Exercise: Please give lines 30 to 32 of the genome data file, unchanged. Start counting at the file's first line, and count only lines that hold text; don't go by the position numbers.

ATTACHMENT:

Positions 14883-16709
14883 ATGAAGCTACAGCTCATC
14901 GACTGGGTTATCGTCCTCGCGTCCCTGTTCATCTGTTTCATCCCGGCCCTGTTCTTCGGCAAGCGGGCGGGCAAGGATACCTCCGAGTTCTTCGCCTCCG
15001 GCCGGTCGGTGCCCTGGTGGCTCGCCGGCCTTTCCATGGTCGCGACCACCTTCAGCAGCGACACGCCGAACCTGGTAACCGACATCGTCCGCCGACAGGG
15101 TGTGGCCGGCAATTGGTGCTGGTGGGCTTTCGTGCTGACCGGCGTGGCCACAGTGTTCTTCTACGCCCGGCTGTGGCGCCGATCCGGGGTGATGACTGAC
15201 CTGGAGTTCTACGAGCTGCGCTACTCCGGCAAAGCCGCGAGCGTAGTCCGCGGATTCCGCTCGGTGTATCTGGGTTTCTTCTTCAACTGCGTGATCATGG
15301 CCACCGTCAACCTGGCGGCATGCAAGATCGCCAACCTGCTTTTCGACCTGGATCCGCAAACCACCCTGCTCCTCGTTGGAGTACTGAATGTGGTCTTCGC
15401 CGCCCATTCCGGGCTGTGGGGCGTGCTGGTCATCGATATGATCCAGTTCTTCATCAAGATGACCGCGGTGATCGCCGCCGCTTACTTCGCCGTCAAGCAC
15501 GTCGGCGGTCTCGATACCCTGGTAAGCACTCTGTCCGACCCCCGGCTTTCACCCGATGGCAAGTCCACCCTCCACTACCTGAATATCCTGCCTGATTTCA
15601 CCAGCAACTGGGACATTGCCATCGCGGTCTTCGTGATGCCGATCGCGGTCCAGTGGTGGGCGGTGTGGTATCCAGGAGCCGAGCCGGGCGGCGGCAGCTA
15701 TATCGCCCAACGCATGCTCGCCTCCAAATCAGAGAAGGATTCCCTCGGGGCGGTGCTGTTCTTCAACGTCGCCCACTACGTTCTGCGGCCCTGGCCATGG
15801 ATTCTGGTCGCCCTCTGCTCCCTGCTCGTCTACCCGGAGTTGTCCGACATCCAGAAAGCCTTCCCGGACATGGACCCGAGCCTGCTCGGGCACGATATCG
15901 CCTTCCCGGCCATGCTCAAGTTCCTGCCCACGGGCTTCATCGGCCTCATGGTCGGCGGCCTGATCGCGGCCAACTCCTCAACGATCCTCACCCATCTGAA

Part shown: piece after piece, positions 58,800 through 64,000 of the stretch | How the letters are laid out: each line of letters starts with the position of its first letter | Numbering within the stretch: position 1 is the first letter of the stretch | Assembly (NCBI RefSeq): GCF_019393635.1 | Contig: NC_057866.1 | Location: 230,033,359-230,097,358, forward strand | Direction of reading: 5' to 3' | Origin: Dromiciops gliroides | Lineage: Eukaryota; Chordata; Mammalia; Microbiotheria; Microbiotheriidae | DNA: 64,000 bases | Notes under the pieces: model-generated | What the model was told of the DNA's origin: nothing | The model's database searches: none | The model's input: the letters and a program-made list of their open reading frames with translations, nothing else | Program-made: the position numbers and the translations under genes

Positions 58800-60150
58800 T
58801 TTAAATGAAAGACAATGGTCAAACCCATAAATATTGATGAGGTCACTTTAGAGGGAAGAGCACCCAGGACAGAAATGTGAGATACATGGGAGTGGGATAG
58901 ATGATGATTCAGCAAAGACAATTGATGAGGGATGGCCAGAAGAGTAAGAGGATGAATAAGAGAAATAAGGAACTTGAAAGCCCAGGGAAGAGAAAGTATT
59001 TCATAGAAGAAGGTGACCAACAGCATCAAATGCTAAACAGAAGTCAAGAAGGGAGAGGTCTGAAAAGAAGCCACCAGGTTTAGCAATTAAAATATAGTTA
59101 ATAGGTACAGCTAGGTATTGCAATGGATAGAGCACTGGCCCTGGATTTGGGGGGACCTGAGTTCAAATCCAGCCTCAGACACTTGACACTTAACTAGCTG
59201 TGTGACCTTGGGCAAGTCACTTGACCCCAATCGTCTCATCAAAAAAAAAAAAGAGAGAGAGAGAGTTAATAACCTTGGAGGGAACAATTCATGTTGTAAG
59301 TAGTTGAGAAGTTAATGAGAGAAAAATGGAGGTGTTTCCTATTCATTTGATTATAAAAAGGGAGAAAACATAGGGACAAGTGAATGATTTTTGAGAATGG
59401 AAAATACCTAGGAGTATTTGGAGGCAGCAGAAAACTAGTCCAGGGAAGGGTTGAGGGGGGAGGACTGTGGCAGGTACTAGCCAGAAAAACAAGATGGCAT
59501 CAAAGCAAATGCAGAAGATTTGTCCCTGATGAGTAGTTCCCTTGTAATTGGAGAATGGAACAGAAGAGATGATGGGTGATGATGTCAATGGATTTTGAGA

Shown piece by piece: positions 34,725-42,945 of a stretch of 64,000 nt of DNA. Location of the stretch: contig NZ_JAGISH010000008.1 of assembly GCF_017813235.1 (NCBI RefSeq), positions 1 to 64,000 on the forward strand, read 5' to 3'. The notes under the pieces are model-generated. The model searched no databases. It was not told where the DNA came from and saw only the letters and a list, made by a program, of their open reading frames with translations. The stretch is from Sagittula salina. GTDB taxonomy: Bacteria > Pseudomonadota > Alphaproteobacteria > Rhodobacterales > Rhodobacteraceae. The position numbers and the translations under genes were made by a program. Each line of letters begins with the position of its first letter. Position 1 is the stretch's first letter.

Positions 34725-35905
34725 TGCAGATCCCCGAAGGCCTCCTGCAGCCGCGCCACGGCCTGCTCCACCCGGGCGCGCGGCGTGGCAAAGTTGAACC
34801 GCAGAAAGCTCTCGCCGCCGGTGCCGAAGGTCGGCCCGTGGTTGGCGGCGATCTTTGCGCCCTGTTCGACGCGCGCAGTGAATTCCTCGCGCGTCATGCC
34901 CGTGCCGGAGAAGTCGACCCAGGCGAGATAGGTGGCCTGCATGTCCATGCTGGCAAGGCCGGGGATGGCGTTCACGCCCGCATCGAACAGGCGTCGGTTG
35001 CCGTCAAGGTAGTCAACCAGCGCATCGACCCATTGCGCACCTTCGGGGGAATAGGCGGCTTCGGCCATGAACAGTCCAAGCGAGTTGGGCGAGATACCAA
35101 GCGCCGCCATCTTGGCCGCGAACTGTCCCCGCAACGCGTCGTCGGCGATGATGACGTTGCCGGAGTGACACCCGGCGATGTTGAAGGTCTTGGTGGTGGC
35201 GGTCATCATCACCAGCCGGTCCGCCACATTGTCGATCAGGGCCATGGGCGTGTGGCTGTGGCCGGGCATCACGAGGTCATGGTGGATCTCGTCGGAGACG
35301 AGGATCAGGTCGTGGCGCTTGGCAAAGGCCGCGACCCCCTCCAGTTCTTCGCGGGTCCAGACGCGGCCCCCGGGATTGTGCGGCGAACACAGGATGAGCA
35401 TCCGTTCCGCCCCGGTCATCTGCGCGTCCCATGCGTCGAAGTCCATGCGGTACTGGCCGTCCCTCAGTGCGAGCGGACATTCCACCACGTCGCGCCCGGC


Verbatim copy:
35001 CCGTCAAGGTAGTCAACCAGCGCATCGACCCATTGCGCACCTTCGGGGGAATAGGCGGCTTCGGCCATGAACAGTCCAAGCGAGTTGGGCGAGATACCAA
35101 GCGCCGCCATCTTGGCCGCGAACTGTCCCCGCAACGCGTCGTCGGCGATGATGACGTTGCCGGAGTGACACCCGGCGATGTTGAAGGTCTTGGTGGTGGC
35201 GGTCATCATCACCAGCCGGTCCGCCACATTGTCGATCAGGGCCATGGGCGTGTGGCTGTGGCCGGGCATCACGAGGTCATGGTGGATCTCGTCGGAGACG